Nice idea!

I naturally worry a bit that the reader's eye will have a hard time tracking which segment it should be looking at next (say they accidentally jump from 1 --> 3 for example). But like you said, if you used the horizontal rule between say 1/2 and 3/4, and just had whitespace between 1/2, it might be distinctive enough for a fluid reading.

Thanks for the tip. I'll draw up a prototype.

Oh, I think it's a cool idea--the issue is that for whatever reason I still end up having to scroll. As mentioned elsewhere, if you can detect the right number of columns/text, that'd be ideal.

I liked it.

Brandur, this is indeed very actual topic (and will be even more with the rise of APIs).

As with everything, the issue is twofold. In the case of Heroku and your user-base it is reasonable to expect your users are closer-to-wire than an iOS guy hacking in Cocoa Touch.

From your point I can't agree more. A well designed HTTP APIs goes a long way here. Putting a Cocoa Touch developer's hat on and I can't be bothered learning HTTP, checking all the possible responses, handling redirects and errors when the only thing I need is to just fire a single Mixpanel track event...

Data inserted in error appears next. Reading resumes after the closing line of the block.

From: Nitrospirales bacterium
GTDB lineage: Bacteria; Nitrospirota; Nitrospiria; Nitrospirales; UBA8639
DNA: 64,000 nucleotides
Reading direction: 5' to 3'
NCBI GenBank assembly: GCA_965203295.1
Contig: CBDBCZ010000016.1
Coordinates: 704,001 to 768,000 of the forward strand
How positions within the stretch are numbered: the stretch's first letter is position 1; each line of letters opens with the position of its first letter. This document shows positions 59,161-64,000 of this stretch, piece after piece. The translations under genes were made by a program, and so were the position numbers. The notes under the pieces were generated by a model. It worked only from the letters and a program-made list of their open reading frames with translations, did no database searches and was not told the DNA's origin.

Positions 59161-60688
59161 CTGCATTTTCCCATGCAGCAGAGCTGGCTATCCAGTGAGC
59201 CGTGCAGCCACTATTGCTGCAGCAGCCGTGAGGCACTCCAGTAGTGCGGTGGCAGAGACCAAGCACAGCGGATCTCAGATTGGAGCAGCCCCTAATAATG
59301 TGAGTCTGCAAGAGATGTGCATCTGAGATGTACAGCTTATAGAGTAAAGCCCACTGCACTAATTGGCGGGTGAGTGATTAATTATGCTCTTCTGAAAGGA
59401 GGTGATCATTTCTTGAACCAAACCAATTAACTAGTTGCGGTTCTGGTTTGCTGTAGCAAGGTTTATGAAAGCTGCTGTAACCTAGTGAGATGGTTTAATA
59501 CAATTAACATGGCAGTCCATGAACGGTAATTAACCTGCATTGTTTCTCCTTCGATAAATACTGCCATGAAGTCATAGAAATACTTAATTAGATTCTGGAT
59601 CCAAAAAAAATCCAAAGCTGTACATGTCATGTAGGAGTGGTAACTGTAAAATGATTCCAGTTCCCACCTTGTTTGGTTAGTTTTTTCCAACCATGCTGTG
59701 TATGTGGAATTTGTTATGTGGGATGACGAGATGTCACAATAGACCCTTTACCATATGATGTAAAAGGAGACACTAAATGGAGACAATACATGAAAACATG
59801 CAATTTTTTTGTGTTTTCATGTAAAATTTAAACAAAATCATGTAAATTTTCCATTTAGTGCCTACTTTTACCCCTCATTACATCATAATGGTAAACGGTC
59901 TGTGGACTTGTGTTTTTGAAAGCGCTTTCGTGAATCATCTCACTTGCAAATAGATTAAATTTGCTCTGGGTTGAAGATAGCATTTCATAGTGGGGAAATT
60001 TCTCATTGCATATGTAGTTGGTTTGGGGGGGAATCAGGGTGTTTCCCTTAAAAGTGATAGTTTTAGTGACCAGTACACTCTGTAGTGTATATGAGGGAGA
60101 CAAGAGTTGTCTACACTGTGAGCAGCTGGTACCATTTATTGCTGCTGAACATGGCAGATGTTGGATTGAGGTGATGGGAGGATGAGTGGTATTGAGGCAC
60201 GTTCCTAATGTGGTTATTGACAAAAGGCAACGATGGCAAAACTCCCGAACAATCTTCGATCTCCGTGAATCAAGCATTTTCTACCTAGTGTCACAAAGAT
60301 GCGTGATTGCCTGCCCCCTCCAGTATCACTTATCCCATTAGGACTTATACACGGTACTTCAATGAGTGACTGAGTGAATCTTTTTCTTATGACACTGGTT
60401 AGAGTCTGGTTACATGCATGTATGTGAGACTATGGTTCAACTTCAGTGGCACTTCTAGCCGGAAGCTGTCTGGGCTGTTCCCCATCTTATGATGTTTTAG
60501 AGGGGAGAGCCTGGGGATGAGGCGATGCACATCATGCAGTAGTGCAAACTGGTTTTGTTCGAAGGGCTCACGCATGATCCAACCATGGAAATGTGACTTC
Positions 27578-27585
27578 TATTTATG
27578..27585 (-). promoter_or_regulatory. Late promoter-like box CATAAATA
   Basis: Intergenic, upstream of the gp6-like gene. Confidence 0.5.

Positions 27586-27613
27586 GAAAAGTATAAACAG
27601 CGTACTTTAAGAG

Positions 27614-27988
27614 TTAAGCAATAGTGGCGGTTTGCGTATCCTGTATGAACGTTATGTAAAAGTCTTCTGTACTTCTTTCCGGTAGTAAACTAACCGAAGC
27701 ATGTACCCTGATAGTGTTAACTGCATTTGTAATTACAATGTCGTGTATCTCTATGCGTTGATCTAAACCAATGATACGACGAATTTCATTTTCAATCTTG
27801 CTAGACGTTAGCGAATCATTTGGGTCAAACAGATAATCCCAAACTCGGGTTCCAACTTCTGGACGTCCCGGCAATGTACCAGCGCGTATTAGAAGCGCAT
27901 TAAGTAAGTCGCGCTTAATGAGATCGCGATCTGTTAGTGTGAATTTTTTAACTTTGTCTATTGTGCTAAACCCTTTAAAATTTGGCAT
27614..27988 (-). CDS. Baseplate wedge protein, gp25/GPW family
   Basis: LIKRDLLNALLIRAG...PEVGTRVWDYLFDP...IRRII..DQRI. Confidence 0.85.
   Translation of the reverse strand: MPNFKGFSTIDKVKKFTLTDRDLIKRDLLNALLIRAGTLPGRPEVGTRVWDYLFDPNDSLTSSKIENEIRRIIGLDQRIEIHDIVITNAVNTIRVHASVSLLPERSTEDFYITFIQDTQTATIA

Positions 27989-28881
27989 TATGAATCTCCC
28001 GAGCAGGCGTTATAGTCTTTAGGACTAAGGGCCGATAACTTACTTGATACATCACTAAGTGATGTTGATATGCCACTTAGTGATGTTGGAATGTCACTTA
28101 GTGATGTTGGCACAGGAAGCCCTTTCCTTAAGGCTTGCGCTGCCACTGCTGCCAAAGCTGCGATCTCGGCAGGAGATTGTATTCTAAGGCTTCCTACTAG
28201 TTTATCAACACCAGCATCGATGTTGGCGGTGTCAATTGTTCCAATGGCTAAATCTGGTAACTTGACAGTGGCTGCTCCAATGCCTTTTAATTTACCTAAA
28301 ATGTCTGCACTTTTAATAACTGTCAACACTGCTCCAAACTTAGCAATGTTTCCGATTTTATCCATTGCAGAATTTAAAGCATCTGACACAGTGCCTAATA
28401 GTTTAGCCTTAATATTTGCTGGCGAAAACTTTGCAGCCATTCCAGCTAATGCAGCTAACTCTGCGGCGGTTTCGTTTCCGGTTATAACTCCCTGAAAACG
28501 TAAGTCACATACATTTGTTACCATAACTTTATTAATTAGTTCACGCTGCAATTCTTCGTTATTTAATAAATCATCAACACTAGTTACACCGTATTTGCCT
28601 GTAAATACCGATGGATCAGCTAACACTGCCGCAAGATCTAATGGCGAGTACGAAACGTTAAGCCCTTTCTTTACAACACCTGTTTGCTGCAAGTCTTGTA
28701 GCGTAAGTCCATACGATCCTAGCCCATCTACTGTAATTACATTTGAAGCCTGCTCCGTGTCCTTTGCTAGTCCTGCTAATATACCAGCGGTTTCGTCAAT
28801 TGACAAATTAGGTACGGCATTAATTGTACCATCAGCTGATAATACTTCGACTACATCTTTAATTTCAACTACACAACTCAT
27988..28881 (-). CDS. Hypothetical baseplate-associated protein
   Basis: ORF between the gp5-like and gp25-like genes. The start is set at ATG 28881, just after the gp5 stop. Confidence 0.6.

Sort of C/C++ vs. let's say a Ruby. Assembler anyone? Stay on the metal or develop (and crash:) faster with some trade-offs.

Anyways, good stuff. Important bringing it on the table!


> As with everything, the issue is twofold. In the case of Heroku and your user-base it is reasonable to expect your users are closer-to-wire than an iOS guy hacking in Cocoa Touch.

Certainly! Regarding the overall question of "SDK vs. custom HTTP wrapper" there isn't a right answer; different parties have different requirements and should use the right option for them. I'm not even saying that users of Heroku shouldn't have an SDK here -- they should absolutely have one if it will help them, and Heroku ships SDKs for just that reason. I was trying to make the point that me, as a maintainer of a Heroku backend service that talks to other services, would like the option of not having an SDK; like you said, I want to be as close to the wire as possible.